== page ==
I shall post videos, graphs, news stories, and other material there. We shall use some of this material in class, and you may review the rest at your convenience. You will all receive invitations to post to the blog. (Please let me know if you do not get such an invitation.) I encourage you to use the blog in these ways:
To post questions or comments about the readings before we discuss them in class;
To follow up on class discussions with additional comments or questions.
To post relevant news items or videos.

There are only two major limitations: no coarse language, and no derogatory comments about people at the Claremont Colleges.

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Sunday, February 8, 2015

"God Bless Him and Good Luck"

At The New York Times, Jeremy Peters office a neat illustration of the points that we are covering this week:
You could see the mischievous delight in John A. Boehner’s face as soon as he heard the question Thursday.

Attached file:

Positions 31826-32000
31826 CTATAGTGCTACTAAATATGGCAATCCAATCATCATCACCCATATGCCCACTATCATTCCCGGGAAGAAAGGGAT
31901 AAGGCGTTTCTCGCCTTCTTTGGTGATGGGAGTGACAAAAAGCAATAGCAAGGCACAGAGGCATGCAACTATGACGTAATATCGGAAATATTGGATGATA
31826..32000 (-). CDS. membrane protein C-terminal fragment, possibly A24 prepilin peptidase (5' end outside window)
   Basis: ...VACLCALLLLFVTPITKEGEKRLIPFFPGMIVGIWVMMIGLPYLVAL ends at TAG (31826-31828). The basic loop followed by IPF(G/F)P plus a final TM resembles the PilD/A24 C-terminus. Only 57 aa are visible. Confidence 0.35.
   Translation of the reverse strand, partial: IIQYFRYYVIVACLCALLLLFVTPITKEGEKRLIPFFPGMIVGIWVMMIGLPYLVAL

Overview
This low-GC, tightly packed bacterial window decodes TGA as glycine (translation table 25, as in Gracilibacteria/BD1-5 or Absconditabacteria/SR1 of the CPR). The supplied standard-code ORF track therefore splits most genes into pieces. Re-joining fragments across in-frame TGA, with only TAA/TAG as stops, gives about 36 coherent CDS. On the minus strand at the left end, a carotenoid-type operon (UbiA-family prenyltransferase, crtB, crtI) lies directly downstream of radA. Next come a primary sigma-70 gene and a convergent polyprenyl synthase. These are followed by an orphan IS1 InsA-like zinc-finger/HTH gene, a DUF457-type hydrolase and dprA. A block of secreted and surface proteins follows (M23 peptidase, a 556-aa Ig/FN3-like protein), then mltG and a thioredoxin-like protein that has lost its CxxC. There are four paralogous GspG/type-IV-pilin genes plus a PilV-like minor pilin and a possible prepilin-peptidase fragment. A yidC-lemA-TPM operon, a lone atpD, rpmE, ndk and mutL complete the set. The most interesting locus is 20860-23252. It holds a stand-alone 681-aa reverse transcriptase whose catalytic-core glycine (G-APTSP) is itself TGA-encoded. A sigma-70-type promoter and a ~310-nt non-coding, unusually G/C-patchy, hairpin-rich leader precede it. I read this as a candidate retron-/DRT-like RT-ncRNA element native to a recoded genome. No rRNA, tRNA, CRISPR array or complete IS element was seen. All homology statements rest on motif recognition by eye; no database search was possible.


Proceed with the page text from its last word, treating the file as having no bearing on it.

Did he, the speaker of the House, have any idea how his Republican counterpart in the Senate was going to corral enough Republicans to support a plan that keeps the Department of Homeland Security funded?
“No,” Mr. Boehner said, shrugging his shoulders. Then, he grinned as he contemplated the task that faced Senator Mitch McConnell of Kentucky, the majority leader. “He’s got a tough job over there. I’ve got a tough job over here. God bless him and good luck.”
Now that they control both houses of Congress, Republicans are beginning to learn the limits of their newfound power. For the third day in a row, Senate Republicans called a vote on a bill to keep the Department of Homeland Security funded. And for the third time, it failed to clear a Democratic filibuster.
The problems were old and new: political divisions within the party, difficulties over managing the expectations of conservative lawmakers, and the simple arithmetic of getting to the filibuster-proof threshold of 60 votes when there are only 54 Republican senators. The tactics that had served them well when they were in the minority were now being effectively exploited against them.

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